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-   -   What to make of the big decline in individual scoring averages? (http://www.insidehoops.com/forum/showthread.php?t=283381)

Clifton 12-05-2012 01:50 AM

What to make of the big decline in individual scoring averages?
 
Remember in 2006, when every team had someone who would go out and score 25 every night? It seemed like every team had someone in the "Kobe role" or "AI role". Remember when guys like Gilbert Arenas, Michael Redd, Ray Allen, Paul Pierce, Vince Carter, Tracy McGrady, heck even Shawn Marion, Jason Richardson, Mike Bibby, Chris Bosh, Elton Brand were expected to put their teams on their back every night and drop 20-25? Even Mike James put up 20ppg that year... and why? Because that was what you did. Every team had a guy who could. If you didn't have that guy, you found someone on your team and gave him enough shots until he was that guy.

Compare:

2006:
>30ppg: 3
>24: 13
>20: 28

2009:
>30: 1
>24: 7
>20: 27

2011/12:
>30: 0
>24: 4
>20: 16

This year:
>30: 0
>24: 5
>20: 10

I get that D Rose and Amare and Dirk have been hurt, but this is striking to me. I see this as the emphasis switching back to team play, and away from superstardom.

Right now, Kobe Bryant is at 27.3ppg, and many fans, both pro- and anti-Kobe, think he is really stretching himself thin scoring that much, that he should be shooting less. And yet, in 2006, he would be fifth, only barely edging out Wade at 27.2.

And take a look at the standings. Oklahoma City and New York and Miami have their high scoring stars, yes, but they're known for team chemistry, not hero ball. And besides them, check out Memphis (top scorer: Rudy Gay, 18.9), San Antonio (Tim Duncan, 18.9), LAC (Jamal Crawford, 17.6), Golden State (Steph Curry, 18.9), Atlanta (Josh Smith, 16.1), Brooklyn (Brook Lopez, 18.5), and Boston (Paul Pierce, 19.2). Most good teams do not have a 20ppg scorer. There are teams that will make the playoffs, and do damage there, who don't even have an 18ppg scorer. Denver has a very good shot at the playoffs, and they do not even have a 16ppg scorer (but they have 6 guys averaging double figures).

What do you make of this? Does it mean anything? If so, what causes and effects would you identify?

I think of the 2000s as an "imitate Jordan" decade, that started to come to an end with the 2003 draft. With the ascendancy of Wade and Lebron, old-school stars who weren't as self-conscious as the Kobe/AI/Vince Carter generation of stars, when these guys really took over the league, guys known for their passing just as much as their dunks, people came to look at the game in a different way.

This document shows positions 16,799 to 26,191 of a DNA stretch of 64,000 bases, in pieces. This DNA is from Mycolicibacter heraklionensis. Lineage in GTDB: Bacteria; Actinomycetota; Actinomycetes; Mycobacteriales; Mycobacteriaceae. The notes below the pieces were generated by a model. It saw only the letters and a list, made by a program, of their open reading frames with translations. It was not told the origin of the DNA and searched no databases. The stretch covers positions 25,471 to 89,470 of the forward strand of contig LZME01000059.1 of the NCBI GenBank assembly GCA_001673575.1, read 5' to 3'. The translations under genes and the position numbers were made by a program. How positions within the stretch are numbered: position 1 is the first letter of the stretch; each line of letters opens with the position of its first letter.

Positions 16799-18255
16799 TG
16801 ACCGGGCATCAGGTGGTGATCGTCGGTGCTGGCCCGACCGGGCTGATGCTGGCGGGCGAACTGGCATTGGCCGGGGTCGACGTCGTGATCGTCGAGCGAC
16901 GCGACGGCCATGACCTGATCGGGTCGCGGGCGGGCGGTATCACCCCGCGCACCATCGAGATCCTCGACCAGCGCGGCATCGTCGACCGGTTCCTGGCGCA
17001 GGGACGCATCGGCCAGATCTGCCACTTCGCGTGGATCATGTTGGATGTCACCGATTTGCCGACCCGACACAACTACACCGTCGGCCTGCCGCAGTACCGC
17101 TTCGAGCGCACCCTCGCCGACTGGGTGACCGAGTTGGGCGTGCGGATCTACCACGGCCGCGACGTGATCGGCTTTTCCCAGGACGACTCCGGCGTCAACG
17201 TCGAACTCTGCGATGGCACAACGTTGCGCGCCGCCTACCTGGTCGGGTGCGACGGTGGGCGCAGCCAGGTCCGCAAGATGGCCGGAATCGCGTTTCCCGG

So, NBA culture is not pressuring Rudy Gay to be a 25ppg like Mike Redd was. But is that all? Is the individual talent less now than it was in 2006? Or is teamwork greater? Some combination of the two? What do you think?

Edit: This is helpful: http://sports.yahoo.com/nba/stats/by...elding&sort=25

TheBigVeto 12-05-2012 01:52 AM

Re: What to make of the big decline in individual scoring averages?
 
People are learning that chucking is not the right way to play basketball. Sharing the ball is the way to go.

The bad habits of Kobe-styled players are now being replaced by Lebron.

DuMa 12-05-2012 02:03 AM

Re: What to make of the big decline in individual scoring averages?
 
GMs and coaches dont want superstars to chuck 25 shots a game to get 30ppg. its a thing of the past. Even though Durant and LeBron and Melo can hit 30ppg, its not something they think they should do for the good of the team.

unless your name is Kupchak and D'antoni

Boston C's 12-05-2012 02:56 AM

Re: What to make of the big decline in individual scoring averages?
 
It was my favorite era and like someone mentioned the competitiveness was there and there were no super teams....i said this before.... i loved how at least half the league had a legitimate franchise caliber player and the golden era of swingmen still had some of these guys here now in their primes and in superstar form...loved the debate about how your franchise player was better then anyone elses and would lead your team to a ring even if your argument was convoluted and diluted with bias

it was fun...watching players put up scoring barrages, watching surprises every year, the 2005 sonics, the 2005 suns, the 07 raptors, the 07 warriors, 07 cavs, 04 pistons, etc